A good Tuesday to everyone! Today’s subject was inspired by a post from another strength coach that I very much respect and it turned the gears for me. Fueling yourself or your young athlete for competition, it’s not something that should be breezed over by any stretch. Whether you’re talking about a weekend warrior in some sort of adult recreational or club league, or a young athlete getting ready for a competition, match, game, etc… you must eat something beforehand.
I understand that early start times make that very difficult to some. It’s not in my scope to tell you exactly what to eat. I can share stuff and strategies I’ve found helpful for the entirety of my playing days.
I don’t have time to eat, I have an early kickoff, tip-off, so on…Get to bed!
Alright, never mind the fact that sleep is kind of important if you’re going to be running around the next day trying to compete, it’s also helpful for those early start times. As someone that’s experienced the path of wake late up, scramble for what little food I’ll be able to digest and then wake up even more on the ride to the pitch, I can tell you, that ends poorly 9 times out 10. The best I’ve felt with those lovely 7 AM kickoff times is when I got my butt to bed at a reasonable hour (that might be a loose term for some of my younger days) got up a little earlier and got a decent meal in, with time to digest it.
I feel weighed down when I eat before a game. What’s your body using for fuel at the end of the game then?
Firstly, without getting into too much of the nutrition side, the simplest answer is probably to change up what you eat pre-game. Most importantly though, the simple science of it is, your body is going to need the energy from a food source when you reach that 4th quarter, 80th minute, 3rd period and the like. What happens if it doesn’t have that food source to use? Assuming you’re still playing it’s going to use other resources, like your muscles, to break down for energy. Yes, you guessed it, once that starts happening you are simply waiting for an injury to happen. Sounds like a crappy trade off if you ask me.
Side note: I’m a fan of smoothie when there’s an early kickoff in my future, make it the night before and stick it in the fridge.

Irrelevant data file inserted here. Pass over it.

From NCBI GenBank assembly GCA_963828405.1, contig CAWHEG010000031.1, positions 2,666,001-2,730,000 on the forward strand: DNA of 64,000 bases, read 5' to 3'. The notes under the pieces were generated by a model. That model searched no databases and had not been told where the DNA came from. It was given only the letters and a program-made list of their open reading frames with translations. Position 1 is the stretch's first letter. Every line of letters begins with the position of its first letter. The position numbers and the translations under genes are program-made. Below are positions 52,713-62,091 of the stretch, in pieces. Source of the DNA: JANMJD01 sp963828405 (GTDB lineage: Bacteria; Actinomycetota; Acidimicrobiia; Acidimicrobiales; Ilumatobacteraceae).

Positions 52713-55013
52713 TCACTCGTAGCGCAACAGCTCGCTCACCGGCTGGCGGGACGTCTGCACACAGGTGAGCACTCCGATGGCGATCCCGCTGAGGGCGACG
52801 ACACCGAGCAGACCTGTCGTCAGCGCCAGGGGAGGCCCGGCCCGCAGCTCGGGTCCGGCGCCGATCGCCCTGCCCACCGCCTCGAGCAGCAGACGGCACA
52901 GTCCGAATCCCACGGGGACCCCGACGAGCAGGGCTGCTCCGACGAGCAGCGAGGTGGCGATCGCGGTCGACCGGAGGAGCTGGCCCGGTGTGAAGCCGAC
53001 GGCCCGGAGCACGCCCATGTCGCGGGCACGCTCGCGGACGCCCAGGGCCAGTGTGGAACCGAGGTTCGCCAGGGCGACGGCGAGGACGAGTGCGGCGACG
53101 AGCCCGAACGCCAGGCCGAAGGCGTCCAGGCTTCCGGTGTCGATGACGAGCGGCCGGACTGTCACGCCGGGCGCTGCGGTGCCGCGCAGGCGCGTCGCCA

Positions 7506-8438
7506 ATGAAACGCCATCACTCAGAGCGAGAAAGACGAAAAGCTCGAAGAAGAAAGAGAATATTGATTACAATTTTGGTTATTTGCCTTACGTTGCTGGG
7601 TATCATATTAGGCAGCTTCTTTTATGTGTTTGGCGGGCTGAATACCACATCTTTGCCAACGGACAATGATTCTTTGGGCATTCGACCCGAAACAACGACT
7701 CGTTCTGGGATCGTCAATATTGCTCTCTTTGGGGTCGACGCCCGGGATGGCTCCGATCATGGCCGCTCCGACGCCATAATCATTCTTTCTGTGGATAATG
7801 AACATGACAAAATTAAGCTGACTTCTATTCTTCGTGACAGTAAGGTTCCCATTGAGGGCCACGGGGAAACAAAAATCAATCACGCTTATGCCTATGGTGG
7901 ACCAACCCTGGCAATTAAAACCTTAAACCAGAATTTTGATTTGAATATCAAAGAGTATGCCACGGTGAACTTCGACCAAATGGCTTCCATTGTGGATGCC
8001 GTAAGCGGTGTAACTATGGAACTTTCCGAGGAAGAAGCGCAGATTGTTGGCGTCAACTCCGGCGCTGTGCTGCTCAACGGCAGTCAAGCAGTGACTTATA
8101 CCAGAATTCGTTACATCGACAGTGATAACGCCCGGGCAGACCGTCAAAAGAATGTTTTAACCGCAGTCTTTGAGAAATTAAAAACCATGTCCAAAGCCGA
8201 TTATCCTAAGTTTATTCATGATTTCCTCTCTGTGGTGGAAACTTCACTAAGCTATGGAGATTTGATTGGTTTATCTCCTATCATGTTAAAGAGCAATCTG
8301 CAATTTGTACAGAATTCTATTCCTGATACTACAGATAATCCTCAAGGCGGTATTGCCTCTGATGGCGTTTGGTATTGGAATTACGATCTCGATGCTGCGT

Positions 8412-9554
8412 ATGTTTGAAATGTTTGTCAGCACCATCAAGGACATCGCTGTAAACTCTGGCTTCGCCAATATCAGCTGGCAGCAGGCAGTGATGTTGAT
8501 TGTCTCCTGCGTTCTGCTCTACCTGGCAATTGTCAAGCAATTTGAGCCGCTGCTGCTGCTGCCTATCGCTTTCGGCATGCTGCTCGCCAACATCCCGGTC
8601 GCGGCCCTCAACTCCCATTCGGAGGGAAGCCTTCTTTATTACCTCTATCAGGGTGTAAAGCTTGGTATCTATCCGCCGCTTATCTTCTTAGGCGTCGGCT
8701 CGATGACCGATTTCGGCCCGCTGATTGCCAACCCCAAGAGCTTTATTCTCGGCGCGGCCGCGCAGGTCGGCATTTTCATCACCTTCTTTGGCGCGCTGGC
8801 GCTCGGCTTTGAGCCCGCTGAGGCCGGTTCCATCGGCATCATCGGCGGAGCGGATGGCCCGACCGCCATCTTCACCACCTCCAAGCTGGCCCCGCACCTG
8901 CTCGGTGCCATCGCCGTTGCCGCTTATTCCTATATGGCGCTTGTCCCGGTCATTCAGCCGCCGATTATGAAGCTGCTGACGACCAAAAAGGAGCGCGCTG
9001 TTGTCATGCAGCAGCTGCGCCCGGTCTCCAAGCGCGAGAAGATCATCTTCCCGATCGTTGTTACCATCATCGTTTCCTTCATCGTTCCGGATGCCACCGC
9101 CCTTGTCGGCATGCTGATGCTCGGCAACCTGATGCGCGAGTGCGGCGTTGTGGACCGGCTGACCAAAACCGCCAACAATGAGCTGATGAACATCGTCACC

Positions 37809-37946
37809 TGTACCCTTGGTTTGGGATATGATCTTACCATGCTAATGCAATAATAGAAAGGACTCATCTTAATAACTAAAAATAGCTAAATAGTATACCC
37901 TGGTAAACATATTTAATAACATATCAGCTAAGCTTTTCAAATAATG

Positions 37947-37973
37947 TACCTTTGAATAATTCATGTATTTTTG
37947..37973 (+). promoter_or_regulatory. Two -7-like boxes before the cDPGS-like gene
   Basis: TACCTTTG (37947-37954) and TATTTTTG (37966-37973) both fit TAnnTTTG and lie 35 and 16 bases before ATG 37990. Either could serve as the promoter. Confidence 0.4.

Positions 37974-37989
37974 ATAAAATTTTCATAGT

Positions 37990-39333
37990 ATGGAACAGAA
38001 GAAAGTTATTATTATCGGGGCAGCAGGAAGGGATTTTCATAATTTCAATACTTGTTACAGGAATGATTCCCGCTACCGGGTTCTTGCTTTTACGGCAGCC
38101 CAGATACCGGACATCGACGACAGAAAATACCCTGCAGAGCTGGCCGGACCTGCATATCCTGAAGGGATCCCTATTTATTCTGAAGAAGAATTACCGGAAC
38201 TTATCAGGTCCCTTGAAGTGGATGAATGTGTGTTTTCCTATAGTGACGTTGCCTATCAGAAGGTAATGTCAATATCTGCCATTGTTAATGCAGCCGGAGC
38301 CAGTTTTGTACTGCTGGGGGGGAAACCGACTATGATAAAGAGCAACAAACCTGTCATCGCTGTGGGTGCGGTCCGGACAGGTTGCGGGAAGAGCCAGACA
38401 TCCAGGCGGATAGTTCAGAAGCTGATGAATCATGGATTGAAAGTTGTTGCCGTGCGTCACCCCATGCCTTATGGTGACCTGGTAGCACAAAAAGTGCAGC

These are the most likely things going through an athletes head when they have an early start time of any sorts. I'm sure there's others I didn't cover and strategies that others have found successful. This is just my 2 cents on a very broad topic. Hope folks found this worth the read and I appreciate your time. Have a week everyone!
A good April to everyone and I hope everyone has themselves ready for a good week. Today, I'm talking about getting personal as coaches/trainers and clients. I imagine many will relate somehow, so enjoy!
Anyone getting into this line of work that doesn’t like people, seriously you know THAT type of person, is never going to make it in the end. This job is all about relationships, when done right. Not every client that comes to you is going to be a perfect fit, it’s still important to try to connect with them.
For myself, I’m all about having a conversation with the person the best I can during their session. Sometimes I’ll let some awkward silence work its magic, but for the most part yeah let’s chat. No, it doesn’t have to always be about training, because I want to know the people that come through the door to as deep of a level as they allow me. If all I’m allowed if surface level stuff with bare minimum conversation, it’s just probably not going to be a good fit in the long run.
There are people that want to come in, get their stuff done and leave, they are probably to a level that they can train on their own without me. Nothing wrong with that and again, likely wouldn’t be a good fit for training with me anyway.
All this to say is we coaches, that are in this game for the long haul and the right reasons, we care. We want to know you as much as you’ll let us, and we want to celebrate all parts of your life with you. I’ve mentioned this before, think about how much time coaches and clients spend together in the long run. It’s more than most of our family members get, so yeah, as corny as it sounds, you become family too.
In summary, the right types of coaches will get to know you, you won’t be a good fit for everyone (that’s both coaches and clients) and it all makes for a better experience for everyone involved. Happy Monday everyone, enjoy the first full week of April.
Jarrod Dyke, CSCS